Wednesday, April 24, 2024


Planning to grill this evening, so was happy to come across this in The Telegraph this morning. It discusses seven myths about choosing a good steak. Some of the positive advice:
“The best steak doesn’t exist,” says chef Paul Foster, the owner of Stratford-upon-Avon restaurant Salt and author of How to Cook Meat Properly. “[Fillet] is the most tender,” he admits, “so if you’re looking for the most tender steak, then you’ve got to go for fillet. But it doesn’t have very much flavour.” Flavour often comes from meat taken from parts of the cow that have done more “work”, so for Foster, rib-eye (from the forequarter of the animal) is a great choice, delivering plenty of flavour and texture. ....

There are two types of fat to consider, explains Smith. “We’ve got subcutaneous fat – the fat on the outside – and too much of that is not good. Then we’ve got intramuscular fat, known as marbling. .... the distribution of fat plays a far more significant role than the quantity. Foster’s advice is to look for a steak that’s a dark cherry red, with even marbling. “Good, even marbling shows it’s a good animal. You don’t want pockets of fat in one side of the steak and not in the other.” ....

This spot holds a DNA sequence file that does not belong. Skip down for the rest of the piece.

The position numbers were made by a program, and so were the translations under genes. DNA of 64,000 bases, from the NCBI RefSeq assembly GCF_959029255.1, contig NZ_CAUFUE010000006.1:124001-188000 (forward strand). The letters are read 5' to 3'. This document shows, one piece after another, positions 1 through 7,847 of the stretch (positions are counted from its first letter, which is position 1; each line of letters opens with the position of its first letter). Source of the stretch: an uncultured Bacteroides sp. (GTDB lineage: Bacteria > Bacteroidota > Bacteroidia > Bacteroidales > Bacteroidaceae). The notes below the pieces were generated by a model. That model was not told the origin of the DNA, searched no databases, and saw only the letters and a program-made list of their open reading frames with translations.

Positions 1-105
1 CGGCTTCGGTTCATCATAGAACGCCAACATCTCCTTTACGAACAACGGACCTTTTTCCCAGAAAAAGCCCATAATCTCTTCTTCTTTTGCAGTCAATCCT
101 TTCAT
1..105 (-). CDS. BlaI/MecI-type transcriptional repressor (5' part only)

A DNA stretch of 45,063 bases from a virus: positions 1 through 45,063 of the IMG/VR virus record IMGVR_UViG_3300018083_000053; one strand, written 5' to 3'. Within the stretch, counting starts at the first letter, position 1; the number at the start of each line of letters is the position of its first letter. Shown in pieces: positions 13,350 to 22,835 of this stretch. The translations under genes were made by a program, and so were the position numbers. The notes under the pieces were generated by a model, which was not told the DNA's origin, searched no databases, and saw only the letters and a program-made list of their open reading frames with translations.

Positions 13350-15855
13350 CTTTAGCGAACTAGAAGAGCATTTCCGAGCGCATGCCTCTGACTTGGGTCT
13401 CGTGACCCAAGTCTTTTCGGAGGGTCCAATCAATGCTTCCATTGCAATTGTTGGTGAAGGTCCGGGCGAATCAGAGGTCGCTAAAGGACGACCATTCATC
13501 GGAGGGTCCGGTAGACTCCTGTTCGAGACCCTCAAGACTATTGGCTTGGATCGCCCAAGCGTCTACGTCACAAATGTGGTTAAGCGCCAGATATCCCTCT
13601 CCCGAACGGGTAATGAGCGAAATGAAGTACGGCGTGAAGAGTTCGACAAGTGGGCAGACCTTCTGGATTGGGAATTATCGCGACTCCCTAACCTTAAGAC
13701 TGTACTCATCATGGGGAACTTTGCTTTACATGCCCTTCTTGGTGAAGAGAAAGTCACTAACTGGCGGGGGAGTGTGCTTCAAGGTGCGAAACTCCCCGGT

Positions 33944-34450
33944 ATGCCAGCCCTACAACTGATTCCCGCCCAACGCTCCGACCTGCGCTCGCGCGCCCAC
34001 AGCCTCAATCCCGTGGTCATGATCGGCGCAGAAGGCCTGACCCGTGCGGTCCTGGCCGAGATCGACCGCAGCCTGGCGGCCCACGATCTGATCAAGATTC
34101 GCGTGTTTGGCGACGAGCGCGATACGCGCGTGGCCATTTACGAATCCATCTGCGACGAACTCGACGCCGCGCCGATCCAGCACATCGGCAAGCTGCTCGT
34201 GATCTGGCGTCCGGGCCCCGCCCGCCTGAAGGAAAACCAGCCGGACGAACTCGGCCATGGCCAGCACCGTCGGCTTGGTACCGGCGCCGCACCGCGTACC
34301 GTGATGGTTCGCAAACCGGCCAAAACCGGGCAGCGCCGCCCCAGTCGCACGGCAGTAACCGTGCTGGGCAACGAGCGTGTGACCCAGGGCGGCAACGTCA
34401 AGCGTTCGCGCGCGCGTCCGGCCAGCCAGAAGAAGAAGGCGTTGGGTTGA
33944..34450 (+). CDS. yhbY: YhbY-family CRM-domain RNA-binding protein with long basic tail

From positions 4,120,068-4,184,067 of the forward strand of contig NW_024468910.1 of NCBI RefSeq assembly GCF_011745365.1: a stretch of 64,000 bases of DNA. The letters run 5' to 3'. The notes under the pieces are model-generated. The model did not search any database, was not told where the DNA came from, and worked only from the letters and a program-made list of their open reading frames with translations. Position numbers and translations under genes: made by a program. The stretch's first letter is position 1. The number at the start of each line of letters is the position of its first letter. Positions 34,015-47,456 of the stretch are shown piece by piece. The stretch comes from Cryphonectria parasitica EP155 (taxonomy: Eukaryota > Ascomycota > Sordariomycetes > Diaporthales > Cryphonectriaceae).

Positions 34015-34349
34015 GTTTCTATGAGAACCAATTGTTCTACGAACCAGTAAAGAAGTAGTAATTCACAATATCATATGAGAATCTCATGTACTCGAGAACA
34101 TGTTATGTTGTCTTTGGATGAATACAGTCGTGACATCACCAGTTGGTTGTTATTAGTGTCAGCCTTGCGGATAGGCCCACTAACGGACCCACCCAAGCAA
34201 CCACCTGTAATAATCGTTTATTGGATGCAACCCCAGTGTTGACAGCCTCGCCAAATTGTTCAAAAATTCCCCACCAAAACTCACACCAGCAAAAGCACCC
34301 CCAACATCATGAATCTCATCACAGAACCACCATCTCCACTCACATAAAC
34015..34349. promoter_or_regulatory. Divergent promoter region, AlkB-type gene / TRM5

You’ll often see steaks referred to as aged or dry-aged, along with a range of days, most commonly 28, which is considered roughly to be the sweet spot. Ageing beef can help meat develop a more intense flavour, as well as tenderising it by breaking down the muscle fibres. .... More important than the duration is how the meat has been aged, argues Smith. Dry ageing describes when meat is exposed to air, in many cases hung but sometimes on a rack, allowing its moisture to evaporate, whereas a different process – called “wet ageing” by some – sees meat vacuum-packed, sitting in its own moisture, then left to age. .... [T]he key word to look out for is “dry” rather than simply “aged”. “If you see ‘28-day aged’, it sounds lovely,” he says, but if the meat has been vacuum-packed for that time, “the moisture hasn’t escaped and it’s just sitting there ageing in a bag, so the enzymes aren’t breaking it down as much. It’s not getting that flavour from being dry-aged, it’s not losing that moisture content.”
I knew most of that, although I didn't know what "wet-ageing" was, and I will avoid it. A previous post on the subject.

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